Do you remember your first interview–that eager candidate anxious to talk up their qualifications? Throughout our careers many of us have, without a doubt, interviewed and hired hundreds of people. We all know how the game is played, so here are some tactics I have found helpful when trying to decide whom to hire.
In an office setting everyone is on their best behavior. I believe it’s outside the office where you can learn what a candidate is really like. That’s why I never hire someone without having a meal with them first.
Wondering how a candidate will manage a team? Pay close attention to how they interact with the wait staff. Curious about a candidate’s ability to communicate? Listen to how they order. Questioning how a candidate will conduct themselves in various situations? Observe their table manners.
It may have been the candidate who took 15 minutes to tell the waiter how he wanted his highly personalized meal prepared. It may have been the candidate who kept looking around the room of a popular restaurant to see who she recognized or knew. Based on these experiences and countless others, I have changed my mind about candidates after having shared a meal with them.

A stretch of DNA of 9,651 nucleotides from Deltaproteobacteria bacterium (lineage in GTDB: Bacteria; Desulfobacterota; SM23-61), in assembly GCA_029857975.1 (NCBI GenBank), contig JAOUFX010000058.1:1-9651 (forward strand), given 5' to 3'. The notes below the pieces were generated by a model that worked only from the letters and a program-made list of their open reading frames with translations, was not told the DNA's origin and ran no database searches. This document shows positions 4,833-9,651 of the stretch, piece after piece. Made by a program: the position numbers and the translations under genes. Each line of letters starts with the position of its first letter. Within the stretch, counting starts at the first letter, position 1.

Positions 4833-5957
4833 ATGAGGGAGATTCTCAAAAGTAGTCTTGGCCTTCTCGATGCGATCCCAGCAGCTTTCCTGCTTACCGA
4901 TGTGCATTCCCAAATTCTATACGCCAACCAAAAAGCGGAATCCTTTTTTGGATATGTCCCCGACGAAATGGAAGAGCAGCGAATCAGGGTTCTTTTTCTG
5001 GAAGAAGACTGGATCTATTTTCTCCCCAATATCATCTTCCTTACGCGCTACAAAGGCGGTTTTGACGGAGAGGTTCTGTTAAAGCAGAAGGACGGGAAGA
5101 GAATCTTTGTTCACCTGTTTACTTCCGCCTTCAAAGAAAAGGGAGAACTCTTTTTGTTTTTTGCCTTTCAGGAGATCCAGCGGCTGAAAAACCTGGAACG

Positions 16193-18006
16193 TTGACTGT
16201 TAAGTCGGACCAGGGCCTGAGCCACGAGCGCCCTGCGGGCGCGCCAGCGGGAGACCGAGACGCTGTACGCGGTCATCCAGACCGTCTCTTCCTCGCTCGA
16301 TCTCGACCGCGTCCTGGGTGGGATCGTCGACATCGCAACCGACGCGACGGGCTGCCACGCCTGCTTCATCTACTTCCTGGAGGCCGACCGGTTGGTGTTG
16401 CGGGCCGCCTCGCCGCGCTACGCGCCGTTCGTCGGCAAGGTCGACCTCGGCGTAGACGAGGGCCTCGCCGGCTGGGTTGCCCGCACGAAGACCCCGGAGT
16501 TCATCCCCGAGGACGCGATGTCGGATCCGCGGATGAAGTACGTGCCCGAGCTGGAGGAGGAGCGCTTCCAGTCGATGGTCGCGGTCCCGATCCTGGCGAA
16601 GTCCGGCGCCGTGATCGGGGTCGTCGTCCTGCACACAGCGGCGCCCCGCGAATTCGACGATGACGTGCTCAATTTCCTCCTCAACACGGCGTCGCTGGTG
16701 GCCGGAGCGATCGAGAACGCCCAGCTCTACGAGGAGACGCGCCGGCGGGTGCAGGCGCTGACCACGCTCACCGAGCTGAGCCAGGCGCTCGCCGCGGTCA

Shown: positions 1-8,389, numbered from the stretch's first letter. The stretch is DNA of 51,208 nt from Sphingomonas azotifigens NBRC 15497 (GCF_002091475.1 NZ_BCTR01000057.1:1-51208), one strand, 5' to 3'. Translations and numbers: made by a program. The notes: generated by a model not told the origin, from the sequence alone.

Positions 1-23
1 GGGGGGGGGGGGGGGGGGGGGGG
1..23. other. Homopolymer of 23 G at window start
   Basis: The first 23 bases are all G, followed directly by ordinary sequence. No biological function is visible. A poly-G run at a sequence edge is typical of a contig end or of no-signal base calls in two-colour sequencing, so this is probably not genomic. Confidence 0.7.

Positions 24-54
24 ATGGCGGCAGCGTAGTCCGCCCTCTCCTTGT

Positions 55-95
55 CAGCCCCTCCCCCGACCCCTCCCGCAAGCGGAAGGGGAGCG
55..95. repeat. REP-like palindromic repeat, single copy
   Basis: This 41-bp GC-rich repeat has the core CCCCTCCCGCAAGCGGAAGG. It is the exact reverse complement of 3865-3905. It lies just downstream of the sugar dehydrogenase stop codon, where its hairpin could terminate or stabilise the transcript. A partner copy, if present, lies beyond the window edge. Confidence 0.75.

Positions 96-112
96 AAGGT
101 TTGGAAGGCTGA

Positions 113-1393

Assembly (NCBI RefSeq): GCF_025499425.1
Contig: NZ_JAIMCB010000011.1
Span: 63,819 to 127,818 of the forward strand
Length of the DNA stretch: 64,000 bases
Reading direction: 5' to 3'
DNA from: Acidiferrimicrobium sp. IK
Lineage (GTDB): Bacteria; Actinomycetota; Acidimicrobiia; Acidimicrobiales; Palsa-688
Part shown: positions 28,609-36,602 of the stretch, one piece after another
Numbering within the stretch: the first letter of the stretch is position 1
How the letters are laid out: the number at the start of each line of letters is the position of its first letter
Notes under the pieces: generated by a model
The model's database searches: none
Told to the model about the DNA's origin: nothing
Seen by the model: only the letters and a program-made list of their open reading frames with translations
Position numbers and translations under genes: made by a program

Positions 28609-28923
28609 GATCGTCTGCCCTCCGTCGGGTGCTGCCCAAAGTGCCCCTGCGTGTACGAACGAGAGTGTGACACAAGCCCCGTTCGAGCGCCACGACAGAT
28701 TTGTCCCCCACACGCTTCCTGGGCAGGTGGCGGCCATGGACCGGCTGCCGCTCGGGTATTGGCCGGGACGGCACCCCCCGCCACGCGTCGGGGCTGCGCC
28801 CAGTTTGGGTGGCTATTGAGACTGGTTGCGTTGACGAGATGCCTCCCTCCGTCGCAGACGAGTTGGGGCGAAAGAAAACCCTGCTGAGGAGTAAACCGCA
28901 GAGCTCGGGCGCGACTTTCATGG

Another thing I like to do is ask each candidate, “If I called three people who have worked for you, how would they describe you?”
While it may sound simple, candidates usually tell me at least one negative story along with two good ones. It’s almost as if they are afraid you’re actually going to do it. In the end, you get more information and a better sense about the candidate than you might have otherwise.
Hiring the right people for the right positions is an important role of corporate leaders. I highly recommend that people have their own consistent, personal style of interviewing and hiring to ensure they are doing all they can to attract the right people to their organizations.